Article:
Ebola survivor helps give others dignity in death

“I wish my sister would have followed in my footsteps when she got sick,” said Maseray Kamara, 53, who has just joined World Vision’s burial team in Bo, Sierra Leone’s second largest city.

Maseray went to visit her sister in the nation’s capital, Freetown, in early November, when the Ebola outbreak was at its height there. Her sister, Jebbeh, aged 35, became ill but was reluctant to call for help as she believed false rumours that people were being injected with the virus in local hospitals.

Maseray had been living in Bo, where World Vision has been running a campaign to educate people about how Ebola is spread.

Around the same time, Maseray’s husband, who was living at the same house in Freetown, also became ill, but he too was reluctant to seek treatment.

Maseray herself had been living in Bo, where World Vision staff and partners have been running a public campaign to educate people about how the virus is spread and encourage them to call the national hotline and seek early treatment if they show symptoms.

So when she started to feel pain around her waist, was vomiting and had difficulty walking, Maseray immediately called the 117 hotline and was taken to Lumley Hospital in Freetown. Soon after the test came back positive she was transferred to the Bandajuma treatment centre near Bo.

By her third day in Bandajuma, she was able to stand up again. After two weeks, she was able to return home, cured.

By her third day in Bandajuma treatment centre, she was able to stand up again. After two weeks, she was able to return home, cured.

Meanwhile, while Maseray was getting better, her husband and sister, as well as her aunt, all died at the house in Freetown.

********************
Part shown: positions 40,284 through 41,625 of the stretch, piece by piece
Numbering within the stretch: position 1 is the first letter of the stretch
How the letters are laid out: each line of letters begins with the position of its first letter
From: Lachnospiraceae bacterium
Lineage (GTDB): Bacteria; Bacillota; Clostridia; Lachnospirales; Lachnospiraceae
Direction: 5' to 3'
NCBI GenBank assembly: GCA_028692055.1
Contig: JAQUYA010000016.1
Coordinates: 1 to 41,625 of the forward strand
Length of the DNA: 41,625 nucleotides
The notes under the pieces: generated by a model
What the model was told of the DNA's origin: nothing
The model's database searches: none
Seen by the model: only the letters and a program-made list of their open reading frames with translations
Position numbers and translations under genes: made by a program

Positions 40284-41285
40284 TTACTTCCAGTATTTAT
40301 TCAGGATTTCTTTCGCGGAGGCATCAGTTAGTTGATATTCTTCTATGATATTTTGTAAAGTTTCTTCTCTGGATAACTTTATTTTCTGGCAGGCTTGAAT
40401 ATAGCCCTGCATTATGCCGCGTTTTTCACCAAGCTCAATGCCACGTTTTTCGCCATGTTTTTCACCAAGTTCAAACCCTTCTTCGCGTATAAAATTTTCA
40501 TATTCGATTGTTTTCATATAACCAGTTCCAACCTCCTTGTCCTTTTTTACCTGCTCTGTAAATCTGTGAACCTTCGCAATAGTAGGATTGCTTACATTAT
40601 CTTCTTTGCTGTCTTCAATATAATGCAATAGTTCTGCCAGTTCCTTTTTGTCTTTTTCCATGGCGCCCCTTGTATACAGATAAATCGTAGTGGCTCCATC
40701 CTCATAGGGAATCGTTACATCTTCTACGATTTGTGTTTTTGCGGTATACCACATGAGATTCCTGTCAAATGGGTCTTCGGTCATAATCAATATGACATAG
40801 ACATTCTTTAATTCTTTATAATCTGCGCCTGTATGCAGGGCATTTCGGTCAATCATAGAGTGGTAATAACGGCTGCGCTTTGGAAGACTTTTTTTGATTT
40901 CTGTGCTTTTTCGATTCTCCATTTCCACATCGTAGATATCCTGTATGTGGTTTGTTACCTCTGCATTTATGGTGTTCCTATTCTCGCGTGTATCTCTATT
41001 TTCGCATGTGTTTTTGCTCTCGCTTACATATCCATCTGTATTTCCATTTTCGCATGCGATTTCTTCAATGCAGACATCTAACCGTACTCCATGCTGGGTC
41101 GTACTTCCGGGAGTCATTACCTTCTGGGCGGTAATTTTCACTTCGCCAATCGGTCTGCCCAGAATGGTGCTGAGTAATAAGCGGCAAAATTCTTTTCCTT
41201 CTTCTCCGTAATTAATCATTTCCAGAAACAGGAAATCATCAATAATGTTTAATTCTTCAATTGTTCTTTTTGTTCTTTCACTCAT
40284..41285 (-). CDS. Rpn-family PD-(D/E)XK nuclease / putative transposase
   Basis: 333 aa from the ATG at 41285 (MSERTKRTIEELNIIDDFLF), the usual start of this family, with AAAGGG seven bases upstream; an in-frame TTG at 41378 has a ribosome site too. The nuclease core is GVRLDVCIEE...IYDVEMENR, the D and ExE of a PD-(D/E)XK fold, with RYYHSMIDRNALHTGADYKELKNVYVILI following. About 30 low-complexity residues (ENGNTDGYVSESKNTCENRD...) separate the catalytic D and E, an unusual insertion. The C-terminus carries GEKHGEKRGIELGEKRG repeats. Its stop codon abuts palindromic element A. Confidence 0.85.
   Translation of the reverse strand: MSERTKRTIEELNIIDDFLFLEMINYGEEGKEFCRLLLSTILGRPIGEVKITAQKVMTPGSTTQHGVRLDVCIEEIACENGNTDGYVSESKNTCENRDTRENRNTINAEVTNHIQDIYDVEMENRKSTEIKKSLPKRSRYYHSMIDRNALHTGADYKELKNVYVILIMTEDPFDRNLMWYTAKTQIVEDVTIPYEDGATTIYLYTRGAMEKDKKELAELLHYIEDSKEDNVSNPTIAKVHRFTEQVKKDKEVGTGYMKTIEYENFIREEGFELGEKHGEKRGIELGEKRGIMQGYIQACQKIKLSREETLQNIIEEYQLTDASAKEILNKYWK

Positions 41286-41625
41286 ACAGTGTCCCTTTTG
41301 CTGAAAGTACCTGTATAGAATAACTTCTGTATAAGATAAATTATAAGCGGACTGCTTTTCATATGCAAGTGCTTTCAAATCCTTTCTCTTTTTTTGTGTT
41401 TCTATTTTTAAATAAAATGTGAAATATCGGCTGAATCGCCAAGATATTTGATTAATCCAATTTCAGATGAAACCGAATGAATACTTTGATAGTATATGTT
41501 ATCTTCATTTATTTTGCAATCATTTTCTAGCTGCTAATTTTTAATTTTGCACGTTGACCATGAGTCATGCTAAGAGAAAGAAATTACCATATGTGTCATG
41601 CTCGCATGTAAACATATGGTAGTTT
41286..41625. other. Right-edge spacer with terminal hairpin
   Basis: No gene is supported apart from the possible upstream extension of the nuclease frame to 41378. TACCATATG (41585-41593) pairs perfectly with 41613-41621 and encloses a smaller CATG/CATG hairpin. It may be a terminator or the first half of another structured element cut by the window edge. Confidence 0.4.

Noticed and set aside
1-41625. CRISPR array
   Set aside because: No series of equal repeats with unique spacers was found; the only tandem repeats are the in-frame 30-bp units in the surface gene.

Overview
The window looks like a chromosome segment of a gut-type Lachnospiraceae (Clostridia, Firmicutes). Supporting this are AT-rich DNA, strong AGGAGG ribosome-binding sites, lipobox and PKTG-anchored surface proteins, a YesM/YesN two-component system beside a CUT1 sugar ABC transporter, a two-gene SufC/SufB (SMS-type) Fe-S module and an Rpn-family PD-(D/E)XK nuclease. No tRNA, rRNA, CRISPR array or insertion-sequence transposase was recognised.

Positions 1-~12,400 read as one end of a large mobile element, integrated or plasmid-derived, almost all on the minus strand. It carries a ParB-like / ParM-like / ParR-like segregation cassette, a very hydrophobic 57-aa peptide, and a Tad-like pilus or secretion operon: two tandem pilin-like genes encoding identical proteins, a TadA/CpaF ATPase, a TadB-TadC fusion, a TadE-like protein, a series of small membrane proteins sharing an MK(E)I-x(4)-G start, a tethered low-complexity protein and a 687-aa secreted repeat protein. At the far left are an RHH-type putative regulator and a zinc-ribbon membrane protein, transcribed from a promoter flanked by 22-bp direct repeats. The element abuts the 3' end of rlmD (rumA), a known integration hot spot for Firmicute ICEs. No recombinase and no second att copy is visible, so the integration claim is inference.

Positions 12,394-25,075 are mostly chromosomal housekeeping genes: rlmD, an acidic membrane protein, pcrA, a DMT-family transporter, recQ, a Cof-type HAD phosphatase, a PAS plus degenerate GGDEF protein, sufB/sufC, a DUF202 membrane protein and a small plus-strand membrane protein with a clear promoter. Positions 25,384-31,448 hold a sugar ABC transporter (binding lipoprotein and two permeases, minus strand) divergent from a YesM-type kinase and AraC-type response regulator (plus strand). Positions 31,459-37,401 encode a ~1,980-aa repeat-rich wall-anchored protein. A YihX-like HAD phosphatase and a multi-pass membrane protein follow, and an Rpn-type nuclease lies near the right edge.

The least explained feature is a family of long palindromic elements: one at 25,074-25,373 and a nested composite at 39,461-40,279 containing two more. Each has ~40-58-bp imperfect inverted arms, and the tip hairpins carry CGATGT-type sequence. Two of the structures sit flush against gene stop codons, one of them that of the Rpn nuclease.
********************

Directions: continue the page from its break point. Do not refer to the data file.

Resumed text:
“For me, surviving is a miracle of God,” said Maseray, “I’m happy to join the burial team now to give thanks to God.”

It has not been easy coming home though. “People are pointing fingers at me. All the goods I bought in Freetown to sell in the local market here were burned when I tested positive. I cannot afford to buy more.”

Her landlord threatened to throw her out, but she let him know that local by-laws prevented anyone losing their home because of Ebola and he relented.

As part of the World Vision burial team, Maseray receives two hearty meals a day as well as $200 every two weeks as an ‘incentive’ payment. This money will enable her to feed her children.

Maseray also wants to help honour the dead. When she was at the Lumley Centre in Freetown, 15 people died and were wrapped in plastic bags and taken away without any ceremony or ritual to mark their passing.

“We need to treat these people who have died with honour,” says Maseray. She also wants to help preserve the dignity of the women who have died. Most of the burial team members are men and in cases where a woman has died Maseray wants to be able to go in first and cover the body.

“We need to treat these people who have died with honour.” 

World Vision burial teams are committed to ‘safe and dignified burials’ which means that not only do the teams carefully don Personal Protective Equipment to protect themselves and disinfect the homes to protect other family members, they also encourage families to call a local religious leader, either an Imam or a Pastor, to perform a ceremony as the body is removed from the home or at the graveside, whichever the family prefers.

You can donate to the work World Vision is doing to help fight Ebola here.